Capablanca's Mysterious Brilliancy
A living chess game from Marostica, Italy from September 9, 2016.

Capablanca's Mysterious Brilliancy

| 92 | Tactics

The first Capablanca book that I read was "My Chess Career." In the very first pages, I could see that it was completely different from any chess book that I read before. It was almost like an advertisement where every single sentence was screaming, "Look, I am a genius!" Take for example the author's note that opens the book.

"This book proposes to meet a general demand that I should tell the events and circumstances that have made me what I am today in the chess world."
—Jose Capablanca

This sentence looked arrogant to me: by that time, I had already finished reigning World Champion Anatoly Karpov's book, and he was very modest in his annotations. Meanwhile, Capablanca wasn't even the World Champion when he wrote "My Chess Career." There were other strange comments in the book. For example, in his game against Janowski, after 13 moves Capablanca wrote:

In this game, I was for the first time in my life to have the feeling of being completely outplayed by my opponent.
—Jose Capablanca

Really? The game was played in the famous tournament San Sebastian, 1911. By sensationally winning this tournament, Capablanca officially entered the world's elite and promptly challenged Lasker for the world title. So, Capablanca was saying that he was never outplayed by his opponent until he became one of the best players in the world? Wasn't he ever just a beginner, or what today would be a 1200, 1400, or 1600 player?

Jose Capablanca Chess Prodigy
Even as a small child of four, Capablanca was tremendously talented. Photo: Wikimedia.

Aside from the general tone, the book made a very strong impression on me, and Capablanca instantly became one of my favorite players. His games were just marvelous! For me, the main appeal was the feeling that I could play like him: simple plans were executed by simple moves. Of course, I quickly realized that this was a very deceptive simplicity, but it only made the games more appealing!

Later I read more books by Capablanca and generally had the same impression: while their tone was a bit cocky, the content of the books was truly golden. Still, one mystery remained.

As a little kid, I loved the book "Chess Miniatures" by Abram Roizman. It was a collection of 400 games that lasted 25 moves or less, and all common openings were covered there. I used this book as my opening manual, hoping to trap my opponents in one of hundreds of combinations. Like most kids, I played the Four Knights Opening, so I couldn't miss Capablanca's gem in the opening. Can you find the final combination?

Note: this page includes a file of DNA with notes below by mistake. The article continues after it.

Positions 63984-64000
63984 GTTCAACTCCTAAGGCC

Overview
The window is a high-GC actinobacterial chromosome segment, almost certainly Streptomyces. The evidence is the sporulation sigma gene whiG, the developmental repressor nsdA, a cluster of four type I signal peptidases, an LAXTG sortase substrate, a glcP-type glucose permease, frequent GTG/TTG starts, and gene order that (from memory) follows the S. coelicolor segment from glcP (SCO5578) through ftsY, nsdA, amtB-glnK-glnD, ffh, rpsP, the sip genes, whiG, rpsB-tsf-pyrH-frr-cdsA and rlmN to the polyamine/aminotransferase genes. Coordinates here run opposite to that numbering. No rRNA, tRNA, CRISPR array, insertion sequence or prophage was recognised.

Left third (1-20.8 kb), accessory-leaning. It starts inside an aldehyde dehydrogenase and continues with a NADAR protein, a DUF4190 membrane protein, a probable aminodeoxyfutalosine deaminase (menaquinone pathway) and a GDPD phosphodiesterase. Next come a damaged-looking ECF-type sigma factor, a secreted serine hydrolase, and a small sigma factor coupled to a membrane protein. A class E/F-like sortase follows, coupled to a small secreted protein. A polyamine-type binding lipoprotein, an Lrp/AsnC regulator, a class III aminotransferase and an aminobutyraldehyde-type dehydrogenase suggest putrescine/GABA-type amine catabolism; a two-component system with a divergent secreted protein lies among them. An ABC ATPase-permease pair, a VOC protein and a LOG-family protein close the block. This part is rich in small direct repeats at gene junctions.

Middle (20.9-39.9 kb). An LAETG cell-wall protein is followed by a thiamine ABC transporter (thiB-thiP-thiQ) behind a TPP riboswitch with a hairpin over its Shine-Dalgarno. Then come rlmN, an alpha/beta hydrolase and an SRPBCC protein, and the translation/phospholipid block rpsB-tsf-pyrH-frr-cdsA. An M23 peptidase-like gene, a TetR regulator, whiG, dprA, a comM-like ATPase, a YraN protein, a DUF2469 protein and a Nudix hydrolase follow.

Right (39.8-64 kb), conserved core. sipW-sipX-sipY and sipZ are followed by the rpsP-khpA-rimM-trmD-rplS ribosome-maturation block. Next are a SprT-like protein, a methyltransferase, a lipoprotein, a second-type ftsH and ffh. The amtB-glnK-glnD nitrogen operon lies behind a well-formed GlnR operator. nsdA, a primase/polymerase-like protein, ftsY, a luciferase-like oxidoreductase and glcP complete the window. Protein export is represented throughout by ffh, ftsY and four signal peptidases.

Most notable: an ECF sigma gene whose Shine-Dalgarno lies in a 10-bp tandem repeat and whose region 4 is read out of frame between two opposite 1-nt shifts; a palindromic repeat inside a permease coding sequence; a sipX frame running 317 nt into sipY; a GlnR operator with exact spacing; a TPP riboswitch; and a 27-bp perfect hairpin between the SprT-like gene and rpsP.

Despite the obvious beauty of the game, there were many questions. First of all, how could a master, especially one of Herman Steiner's strength, play such a horrific move as 10...Be6?? in a theoretical position. The negative consequences of the move are too obvious. 

Second, the even more obvious question is, how come Capablanca, who liked to advertise his talent, never published this game in any of his books? Yes, "My Chess Career" was published before the game vs. Steiner was played, but what about other books? In his textbooks and lectures, Capablanca talked about combinations in the middlegame, but as examples he used his other, less beautiful games. By the way, speaking of beauty, an almost identical combination was played in one of Savielly Tartakower's games:

So, it is weird that the game Capablanca vs. Steiner was published in many books about Capablanca but never by Capablanca himself! 

Vassily Panov in his classical book on Capablanca calls the move 10...Be6 " a bad opening novelty" and gives it a question mark. Harry Golombek doesn't give this losing move any notation in his book in German "75 Seiner Schonsten Partien." Euwe and Prins in their book "Capablanca" give this remarkable game with no annotations at all, so what's going on?

The game remained a mystery to me until one day I noticed that unlike other above-mentioned authors, Vassily Panov clearly stated that the game was a "living chess" game. The mystery was gone! It is not a secret that all such games are prearranged. Indeed, spectators would like to see the show end relatively quickly with a spectacular combination. Nobody is going to watch a long endgame for five hours where the opponents exploit professional methods such as the "principle of two weaknesses" or the "do not hurry" rule.

Probably the most popular choice for the living chess exhibitions is "The Opera Game."  Of course, if you perform living chess regularly, as happens in the Italian city of Marostica, you need some variety. Fortunately, chess history has many such games. This is what spectators were treated to in Marostica in 1972. Can you find the final combination?

Attentive readers of my column will recognize the final combination from the living chess game played by Schiffers vs. Chigorin in Saint Petersburg in 1897.

Of course, the opponents repeated their real tournament game played just a couple of days ago where Chigorin actually missed the combination! We already talked about this game here.

Now we know why Capablanca didn't mention his game against Steiner in any of his books and why a strong master played a truly horrible move in a theoretical position. The game was prearranged and therefore wasn't actually played.

So, if you see an exhibition game like this one:

You'll have these natural questions:

  1. Why did Euwe, who played 1.d4 for most of his life, suddenly switch to 1.e4 and play the sharpest Najdorf Sicilian against none other than Mikhail Tal?
  2. Why did neither World Champion annotate this interesting game in their game collections?

Now you know the answer!

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